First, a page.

Page:Statesman's Year-Book 1899 American Edition.djvu/790

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Constitution and Government.

In 1807 the royal family of Portugal fled to Brazil; in 1815 the
colony was declared 'a kingdom' ; and the Portuguese Court
having returned to Europe in 1821, a national congress assembled at Rio de Janeiro, and on May 13, 1822, Dom Pedro, eldest son of King Joao VI. of Portugal, was chosen 'Perpetual Defender'
of Brazil. He proclaimed the independence of the country on
September 7, 1822, and was chosen `Constitutional Emperor and
Perpetual Defender' on October 12 following. In 1831 he abdi-
cated the crown in favour of his only son, Dom Pedro II., who
reigned as Emperor until November 15, 1889, when by a revolu-
tion he was dethroned, and he^1 and his family exiled, and Brazil
declared a Bepublic under the title of the United States of

General Deodoro Fonseca was the first President. On Novem-
ber 23, 1891, he resigned, and Vice-President Peixoto took his
place. Dissatisfaction, occasioned principally by military inter-
ference in the States, led to a rising in Rio Grande do Sul and
to a naval revolt in the Bay of Rio de Janeiro. The rising in
the South terminated in August, 1895, and the naval revolt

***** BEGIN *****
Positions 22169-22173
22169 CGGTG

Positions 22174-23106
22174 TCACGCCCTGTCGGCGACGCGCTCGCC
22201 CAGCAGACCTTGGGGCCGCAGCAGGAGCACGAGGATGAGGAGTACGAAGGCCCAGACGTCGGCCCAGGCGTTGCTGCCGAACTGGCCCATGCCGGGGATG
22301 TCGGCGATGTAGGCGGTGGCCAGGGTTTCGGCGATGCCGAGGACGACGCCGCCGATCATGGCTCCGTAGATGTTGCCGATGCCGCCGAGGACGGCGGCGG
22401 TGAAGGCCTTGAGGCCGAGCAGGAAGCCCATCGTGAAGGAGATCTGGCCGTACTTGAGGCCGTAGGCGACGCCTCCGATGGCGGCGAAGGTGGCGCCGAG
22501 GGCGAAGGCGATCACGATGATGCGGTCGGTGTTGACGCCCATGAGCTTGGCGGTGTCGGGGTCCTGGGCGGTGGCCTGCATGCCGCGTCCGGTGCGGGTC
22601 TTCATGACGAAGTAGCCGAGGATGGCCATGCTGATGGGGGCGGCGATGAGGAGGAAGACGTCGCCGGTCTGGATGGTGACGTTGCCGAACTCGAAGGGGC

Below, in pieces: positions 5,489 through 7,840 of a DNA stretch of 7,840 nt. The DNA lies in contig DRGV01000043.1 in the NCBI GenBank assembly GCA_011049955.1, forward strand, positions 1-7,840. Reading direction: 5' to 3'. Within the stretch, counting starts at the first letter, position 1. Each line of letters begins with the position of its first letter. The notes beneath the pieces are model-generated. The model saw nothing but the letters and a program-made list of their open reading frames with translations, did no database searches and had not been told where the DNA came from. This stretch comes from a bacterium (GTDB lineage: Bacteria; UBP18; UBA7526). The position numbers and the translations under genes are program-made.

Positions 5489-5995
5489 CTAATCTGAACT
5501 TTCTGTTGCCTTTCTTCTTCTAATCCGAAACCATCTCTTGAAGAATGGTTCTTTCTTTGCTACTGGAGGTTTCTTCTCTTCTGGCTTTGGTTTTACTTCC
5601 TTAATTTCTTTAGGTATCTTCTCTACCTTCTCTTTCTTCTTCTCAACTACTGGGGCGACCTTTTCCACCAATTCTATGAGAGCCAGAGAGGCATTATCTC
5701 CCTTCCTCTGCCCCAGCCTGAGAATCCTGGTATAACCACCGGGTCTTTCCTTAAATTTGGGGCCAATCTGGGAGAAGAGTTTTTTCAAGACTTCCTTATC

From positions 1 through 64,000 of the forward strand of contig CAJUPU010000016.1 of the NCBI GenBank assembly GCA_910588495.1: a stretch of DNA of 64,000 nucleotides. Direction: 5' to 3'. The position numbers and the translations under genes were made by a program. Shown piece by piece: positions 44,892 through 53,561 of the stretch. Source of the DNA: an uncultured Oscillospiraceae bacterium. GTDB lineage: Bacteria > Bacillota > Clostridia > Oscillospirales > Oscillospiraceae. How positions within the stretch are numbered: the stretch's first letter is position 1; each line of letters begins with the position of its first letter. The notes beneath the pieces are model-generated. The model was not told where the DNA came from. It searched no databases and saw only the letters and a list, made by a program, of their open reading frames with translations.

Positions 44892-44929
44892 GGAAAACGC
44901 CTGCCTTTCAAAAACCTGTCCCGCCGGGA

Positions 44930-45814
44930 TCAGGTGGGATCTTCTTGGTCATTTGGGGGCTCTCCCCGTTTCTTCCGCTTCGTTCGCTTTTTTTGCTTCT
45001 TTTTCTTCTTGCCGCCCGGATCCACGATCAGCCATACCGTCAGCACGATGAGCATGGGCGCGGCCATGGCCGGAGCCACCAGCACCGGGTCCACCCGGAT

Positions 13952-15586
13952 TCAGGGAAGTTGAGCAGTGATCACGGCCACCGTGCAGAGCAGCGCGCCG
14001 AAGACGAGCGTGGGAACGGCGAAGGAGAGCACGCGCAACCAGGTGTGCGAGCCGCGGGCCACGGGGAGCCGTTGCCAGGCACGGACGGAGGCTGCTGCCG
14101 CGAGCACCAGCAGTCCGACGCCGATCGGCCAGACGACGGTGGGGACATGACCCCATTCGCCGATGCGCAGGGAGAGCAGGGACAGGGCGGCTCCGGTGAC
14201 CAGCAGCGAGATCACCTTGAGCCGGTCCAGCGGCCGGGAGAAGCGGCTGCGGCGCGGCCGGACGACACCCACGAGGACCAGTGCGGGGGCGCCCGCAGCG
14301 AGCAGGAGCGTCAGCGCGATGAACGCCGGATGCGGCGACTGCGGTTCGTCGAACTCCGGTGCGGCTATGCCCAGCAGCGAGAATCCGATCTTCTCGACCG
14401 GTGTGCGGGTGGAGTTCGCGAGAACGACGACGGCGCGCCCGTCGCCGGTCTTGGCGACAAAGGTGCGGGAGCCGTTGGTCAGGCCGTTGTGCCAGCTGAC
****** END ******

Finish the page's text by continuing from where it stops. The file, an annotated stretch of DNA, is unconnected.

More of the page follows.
was suppressed in March, 1894.

According to the constitution adopted by the National Congress in
February, 1891, the Brazilian nation is constituted as the United States of
Brazil. Each of the old Provinces forms a State, administered at its own
expense without interference from the Federal Government save for defence,
for the maintenance of order, and for the execution of the Federal laws.
Fiscal arrangements in such matters as import duties, stamps, rates of
postage, and bank-note circulation belong to the Union ; but export duties
are the property of the various States.

The legislative authority is exercised by the National Congress with the
sanction of the President of the Republic. Congress consists of the Chamber
of Deputies and the Senate. It meets annually on the 3rd of May, without
being convoked, unless another day be fixed by law, and sits four months, but
may be prorogued or convoked extraordinarily. No member of Congress, after
his election, can contract with the executive power or accept any commission or
paid office, except such as are diplomatic or military or imposed by law. If,
in ordinary circumstances, the acceptance of diplomatic or military office
would cause the loss of the legislative services of a member, the permission
of the Chamber is required. Nor can any member of Congress take part in
the administration of any company which receives a subsidy from the

1 Dom Pedro died in 1801.